Now it's time to leave the Grotto area and venture into other sections.
First, go east (as the crow flies) up the hill to the mammoth white building you'll see at the top of the hill. This is the main mausoleum, and we'll use it as a point of reference from now on. Park on the road in front of the mausoleum and go inside.
Inside, you will discover a Catholic chapel, with an abstract painting of the Resurrection above the altar; the walls are lined with countless marble crypts. But you can find the stars interred here if you know where to look.
[Click here to see a map of the mausoleum.]
In this central chapel area, face the altar and then go to the wall on your left. Near the west end of this wall, near the bottom row, is the wall crypt of actor and song & dance man Ray Bolger (1904-1987), who played "The Scarecrow" longing for a brain in the classic "The Wizard of Oz." Mr. Bolger was also featured in other films as well , such as "April in Paris" (with Doris Day) "The Harvey Girls." (with Judy Garland), and "Sweethearts" (with Nelson Eddy & Jeannette MacDonald).
(If you missed page one, "The Tin Man," Jack Haley, is also buried at Holy Cross. Click here to read page one.)
on the small photos to see an enlarged version of the image.
here to see a map of the
In this very same side-room, just two spaces above Fred MacMurray (and one space from the top) is the crypt of wonderful comic actor John Candy (1950-1994), who died suddenly of a heart attack at age 43. John Candy got his start with the classic comedy troupe "SCTV," and went on to star in over 30 movies, playing the jolly fat man in such comedies as "Splash," "Spaceballs," "Only the Lonely," "Planes, Trains & Automobiles," "Uncle Buck," "Summer Rental," and "The Great Outdoors." His crypt is marked by a golden Sacred Heart, and his epitaph reads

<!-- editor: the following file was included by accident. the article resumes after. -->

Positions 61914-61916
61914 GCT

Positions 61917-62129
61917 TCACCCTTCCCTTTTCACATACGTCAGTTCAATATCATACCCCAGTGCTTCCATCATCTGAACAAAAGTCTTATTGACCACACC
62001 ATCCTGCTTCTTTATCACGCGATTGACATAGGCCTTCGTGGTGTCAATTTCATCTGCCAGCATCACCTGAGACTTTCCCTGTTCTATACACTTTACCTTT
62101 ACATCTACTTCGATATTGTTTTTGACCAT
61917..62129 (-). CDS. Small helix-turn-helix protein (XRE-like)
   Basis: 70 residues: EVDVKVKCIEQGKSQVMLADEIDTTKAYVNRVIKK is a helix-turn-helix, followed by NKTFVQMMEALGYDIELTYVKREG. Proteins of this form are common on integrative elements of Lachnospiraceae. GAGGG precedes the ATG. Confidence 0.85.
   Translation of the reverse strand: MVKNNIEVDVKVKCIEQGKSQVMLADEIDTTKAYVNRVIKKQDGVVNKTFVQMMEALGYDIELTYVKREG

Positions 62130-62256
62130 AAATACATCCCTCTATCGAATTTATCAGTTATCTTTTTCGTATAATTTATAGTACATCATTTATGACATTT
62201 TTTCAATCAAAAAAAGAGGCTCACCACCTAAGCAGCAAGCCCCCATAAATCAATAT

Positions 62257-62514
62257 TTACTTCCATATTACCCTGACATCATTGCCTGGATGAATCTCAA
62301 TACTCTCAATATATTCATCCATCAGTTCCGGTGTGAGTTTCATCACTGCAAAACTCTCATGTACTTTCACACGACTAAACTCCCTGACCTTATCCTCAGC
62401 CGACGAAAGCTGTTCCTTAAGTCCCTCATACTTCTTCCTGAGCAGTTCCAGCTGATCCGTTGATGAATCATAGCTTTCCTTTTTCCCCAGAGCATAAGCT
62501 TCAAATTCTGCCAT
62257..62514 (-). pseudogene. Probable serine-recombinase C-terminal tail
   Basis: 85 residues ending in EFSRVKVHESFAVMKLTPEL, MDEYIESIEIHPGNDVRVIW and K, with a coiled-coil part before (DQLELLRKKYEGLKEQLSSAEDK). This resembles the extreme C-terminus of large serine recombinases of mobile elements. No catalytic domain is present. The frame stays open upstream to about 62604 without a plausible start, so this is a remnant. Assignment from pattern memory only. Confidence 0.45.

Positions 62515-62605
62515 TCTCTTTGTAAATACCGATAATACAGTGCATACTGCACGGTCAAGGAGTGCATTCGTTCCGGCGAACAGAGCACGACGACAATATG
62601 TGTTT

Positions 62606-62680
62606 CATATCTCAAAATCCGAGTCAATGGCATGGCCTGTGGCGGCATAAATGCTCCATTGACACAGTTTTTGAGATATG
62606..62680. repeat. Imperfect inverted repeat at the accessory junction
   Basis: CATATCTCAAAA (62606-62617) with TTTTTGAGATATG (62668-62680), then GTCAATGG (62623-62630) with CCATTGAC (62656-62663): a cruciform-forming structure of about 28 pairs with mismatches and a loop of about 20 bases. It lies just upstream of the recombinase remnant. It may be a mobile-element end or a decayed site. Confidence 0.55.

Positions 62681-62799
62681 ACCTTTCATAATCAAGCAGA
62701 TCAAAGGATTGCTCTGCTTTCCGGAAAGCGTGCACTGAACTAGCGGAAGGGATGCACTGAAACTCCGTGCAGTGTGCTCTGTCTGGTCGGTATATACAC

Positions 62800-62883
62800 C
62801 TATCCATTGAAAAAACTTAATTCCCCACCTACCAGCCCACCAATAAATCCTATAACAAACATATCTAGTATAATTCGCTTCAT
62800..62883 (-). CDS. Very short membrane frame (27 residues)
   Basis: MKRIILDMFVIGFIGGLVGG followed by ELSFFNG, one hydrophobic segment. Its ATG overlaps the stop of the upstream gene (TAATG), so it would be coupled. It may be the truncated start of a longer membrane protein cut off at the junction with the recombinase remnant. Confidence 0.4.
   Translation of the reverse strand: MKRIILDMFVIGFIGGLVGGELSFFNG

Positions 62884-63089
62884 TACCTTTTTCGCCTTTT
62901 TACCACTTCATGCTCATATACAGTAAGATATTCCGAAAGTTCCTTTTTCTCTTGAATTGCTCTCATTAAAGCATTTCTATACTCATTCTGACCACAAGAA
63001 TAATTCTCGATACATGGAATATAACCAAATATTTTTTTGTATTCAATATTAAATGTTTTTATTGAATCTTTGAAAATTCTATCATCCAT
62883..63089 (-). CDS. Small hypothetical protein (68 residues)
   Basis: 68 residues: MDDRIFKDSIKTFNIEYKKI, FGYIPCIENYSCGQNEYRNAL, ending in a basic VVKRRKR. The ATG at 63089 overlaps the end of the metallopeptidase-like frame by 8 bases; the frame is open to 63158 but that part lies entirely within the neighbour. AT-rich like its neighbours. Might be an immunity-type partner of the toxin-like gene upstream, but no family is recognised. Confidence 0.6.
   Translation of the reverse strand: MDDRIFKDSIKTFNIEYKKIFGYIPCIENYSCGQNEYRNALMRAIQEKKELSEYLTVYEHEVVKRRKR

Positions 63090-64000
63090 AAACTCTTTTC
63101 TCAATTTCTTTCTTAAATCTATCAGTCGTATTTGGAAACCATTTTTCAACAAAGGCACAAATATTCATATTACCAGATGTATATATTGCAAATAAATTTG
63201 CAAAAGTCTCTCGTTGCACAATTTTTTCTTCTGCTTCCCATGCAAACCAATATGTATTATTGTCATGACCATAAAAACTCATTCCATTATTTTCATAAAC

"In Loving Memory
Nearby, on the other side of the hallway, in another side-room (across from Room 6), is that maestro of demented music, Spike Jones (1911-1965). No one can forget his wacky, wild versions of "Cocktails for Two." and "Der Fuhrer's Face," punctuated by gunshots, honking horns and burps.
His crypt is located on
the very top row, of the left side (when your back is to the hallway).
His name on the marker reads as "Lindley A. Spike Jones."
This time, turn left (when you're facing the altar), and walk down the long hallway (towards another copy of Michelangelo's "Pieta"), and turn to your left into a small white side-room with a stained glass window featuring the words "You indeed have sorrow now, but...."
This is room #16, and here you'll find the simple tomb of Spanish concert pianist and conductor José Iturbi (1895-1980), who appeared as himself in several romantic Hollywood musicals from the 1940's, including "Anchors Away." and "Music for Millions."
The popular 1945 musical "Anchors Away" opens with Iturbi conducting a Navy orchestra as they play the title tune, and the plot has Frank Sinatra and Gene Kelly chasing Iturbi all over Hollywood trying to arrange an audition.
Jose Iturbi was the first first
classical artist to sell a million records, and he was the first to get
a star on the Hollywood Walk of Fame.
here to see a map of the
the nation's favorite opera singer in the 1950's - appearing in a number
of MGM musicals, such as "The Great Caruso."
and "The Student Prince" and selling millions
of records to both classical and pop fans. (Coincidentally, he also starred
in the 1949 movie "That Midnight Kiss" with
none other than José Iturbi!)
Mr. Lanza died a somewhat mysterious death in at age 37.
Wait! We're not finished yet.
Now it's time to leave the mausoleum and return to the outdoors, where we have more celebrity graves to discover.
Rosalind Russell, Lawrence Welk, Vince Edwards, Dennis Day, Mary Frann, director John Ford, & singer Helen O'Connell.]
is page three of a four page article. Click here
to go to the first page.]
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